It is also cu­ri­ous how the dis­cus­sion about Se­menya con­ve­niently fo­cuses only on her body as though your bi­o­log­i­cal make-up alone de­ter­mines your chances of win­ning a com­pe­ti­tion or dom­i­nat­ing a sport.

There is a lot of non­bi­o­log­i­cal luck that can also heav­ily influence sport­ing suc­cess. We ac­cept even these as fair ob­sta­cles that the un­lucky ones have to over­come some­how.

So­viet Rus­sia is an in­struc­tive his­tor­i­cal ex­am­ple. It is no co­in­ci­dence that the ma­jor­ity of the world’s pro­fes­sional chess play­ers are Rus­sian. The state in­vested heav­ily in chess schools and train­ing pro­grammes. It was de­ter­mined to show up the West by dom­i­nat­ing the sport.

The same was true about much of their in­vest­ment in the 20th cen­tury in sport­ing codes such as gym­nas­tics and even in art forms like clas­si­cal mu­sic. It would be pre­pos­ter­ous to claim that Rus­sians are in­nately more suited to chess than, say, Africans. But many Rus­sian ath­letes were ben­e­fi­cia­ries of the geopo­lit­i­cal dy­nam­ics of the Cold War era. In pur­suit of jin­go­is­tic ends on the world stage, So­viet Rus­sia threw ev­ery avail­able re­source at ath­letes just to stop Amer­i­cans from beat­ing them.

Where you are born is not up to you. It is an ac­ci­dent of biog­ra­phy. But where you are born can be a crit­i­cal de­ter­mi­nant of how likely you are to de­velop your in­nate po­ten­tial. If you’re born into the “wrong” re­gion, coun­try or fam­ily, even good genes can mean very lit­tle.

But we do not think of ways to re­duce the re­source ad­van­tages of ath­letes from the Global North at international sport­ing events such as the Olympics. We take it as tough luck that many ath­letes from the Global South who go to an international event have to over­come the dis­ad­van­tages of hav­ing fewer re­sources than their coun­ter­parts elsewhere when pre­par­ing for international com­pe­ti­tion.

Iron­i­cally, Se­menya has many non­bi­o­log­i­cal dis­ad­van­tages that many of her com­peti­tors do not have. She grew up in poverty. She did not have ac­cess to ex­cel­lent fa­cil­i­ties and world-class coach­ing as a child.

She also has to deal with the emo­tional and psy­choso­cial pain of be­ing con­stantly “oth­ered” because her body doesn’t look like our idea of what a woman is sup­posed to look and sound like. Many of us would be for­given for de­vel­op­ing men­tal ill­ness in the face of such re­lent­less pub­lic dis­sec­tion of our body. But Se­menya does not get sym­pa­thy from her haters for the ob­sta­cles she has had to over­come that were not of her mak­ing. But they hate her for bi­o­log­i­cal luck.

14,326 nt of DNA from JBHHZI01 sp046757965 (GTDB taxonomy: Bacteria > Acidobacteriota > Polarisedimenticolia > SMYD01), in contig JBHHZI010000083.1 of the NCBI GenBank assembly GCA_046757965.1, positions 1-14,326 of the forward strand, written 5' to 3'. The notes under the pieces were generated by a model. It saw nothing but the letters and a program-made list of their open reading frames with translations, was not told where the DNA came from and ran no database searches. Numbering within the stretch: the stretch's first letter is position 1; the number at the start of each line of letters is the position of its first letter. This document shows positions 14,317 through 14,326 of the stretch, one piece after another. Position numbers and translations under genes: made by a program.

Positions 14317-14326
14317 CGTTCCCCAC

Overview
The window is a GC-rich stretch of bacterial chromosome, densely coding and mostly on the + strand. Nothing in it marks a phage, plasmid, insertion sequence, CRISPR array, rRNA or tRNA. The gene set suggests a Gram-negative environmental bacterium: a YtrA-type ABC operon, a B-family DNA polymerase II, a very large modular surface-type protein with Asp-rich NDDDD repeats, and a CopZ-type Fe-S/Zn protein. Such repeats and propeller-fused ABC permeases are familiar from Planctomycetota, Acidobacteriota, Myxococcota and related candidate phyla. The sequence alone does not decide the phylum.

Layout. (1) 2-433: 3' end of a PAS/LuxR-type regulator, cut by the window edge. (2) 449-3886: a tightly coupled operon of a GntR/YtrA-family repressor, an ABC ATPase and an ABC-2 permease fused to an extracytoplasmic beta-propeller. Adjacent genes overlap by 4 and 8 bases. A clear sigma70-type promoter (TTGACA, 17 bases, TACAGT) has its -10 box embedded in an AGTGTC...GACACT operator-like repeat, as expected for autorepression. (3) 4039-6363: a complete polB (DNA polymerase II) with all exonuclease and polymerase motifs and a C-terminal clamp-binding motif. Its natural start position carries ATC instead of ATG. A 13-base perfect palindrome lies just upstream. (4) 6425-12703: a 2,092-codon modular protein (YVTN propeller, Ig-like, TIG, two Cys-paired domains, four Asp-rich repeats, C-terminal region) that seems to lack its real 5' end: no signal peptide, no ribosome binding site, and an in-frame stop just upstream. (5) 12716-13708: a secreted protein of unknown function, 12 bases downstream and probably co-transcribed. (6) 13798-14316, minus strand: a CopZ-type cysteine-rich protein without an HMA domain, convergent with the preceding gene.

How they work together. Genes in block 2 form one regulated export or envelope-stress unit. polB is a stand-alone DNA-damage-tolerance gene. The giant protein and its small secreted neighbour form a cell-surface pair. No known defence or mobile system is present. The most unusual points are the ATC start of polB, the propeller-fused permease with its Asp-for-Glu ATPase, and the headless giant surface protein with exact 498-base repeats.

How do you sub­tract Se­menya’s non­bi­o­log­i­cal dis­ad­van­tages from all her bi­o­log­i­cal ad­van­tages? It’s a silly ques­tion pre­cisely because we do not move through the world as hu­man ex­pres­sions of math­e­mat­i­cal equa­tions to be solved for “fair play”.

Pro­fes­sional ath­letes are sim­ply ex­pected to work with all their com­bined ad­van­tages and dis­ad­van­tages, both bi­o­log­i­cal and non­bi­o­log­i­cal, and com­pete as best they can.

The only rea­son Se­menya is ex­pected to feel guilty about her body is because of pol­i­tics within the International As­so­ci­a­tion of Ath­let­ics Fed­er­a­tion. Some­one is sim­ply jeal­ous of her bril­liance and find­ing spu­ri­ous jus­ti­fi­ca­tions to re­duce her domination. It is unfair and mad.

Fi­nally, some­one may ask: “But why do we sep­a­rate men and women, Euse­bius, if we do not care for some no­tion of fair com­pe­ti­tion?”

That is true. We should ask whether it makes sense at all to make this dis­tinc­tion in all sport­ing codes. It’s not ob­vi­ous that we are right just because we have al­ways per­sisted with gen­dered clas­si­fi­ca­tion.

I don’t have a de­fin­i­tive view on this matter. But I think we can agree that, just because men and women com­pete sep­a­rately in pro­fes­sional sport, it does not mean that fur­ther fid­dling with the make-up of the re­spec­tive groups of com­peti­tors is fair.

Let Se­menya en­joy her bi­o­log­i­cal luck just as she has to over­come her non­bi­o­log­i­cal ob­sta­cles. It’s called life.

Some­one is sim­ply jeal­ous of her bril­liance and find­ing spu­ri­ous jus­ti­fi­ca­tions to re­duce her domination.

It is unfair. It is mad

As chance would have it: Caster Se­menya, pic­tured win­ning gold in the 1 500m at the 2018 Com­mon­wealth Games, should not be pe­nalised for what na­ture gave her. Photo: Cameron Spencer/Getty Images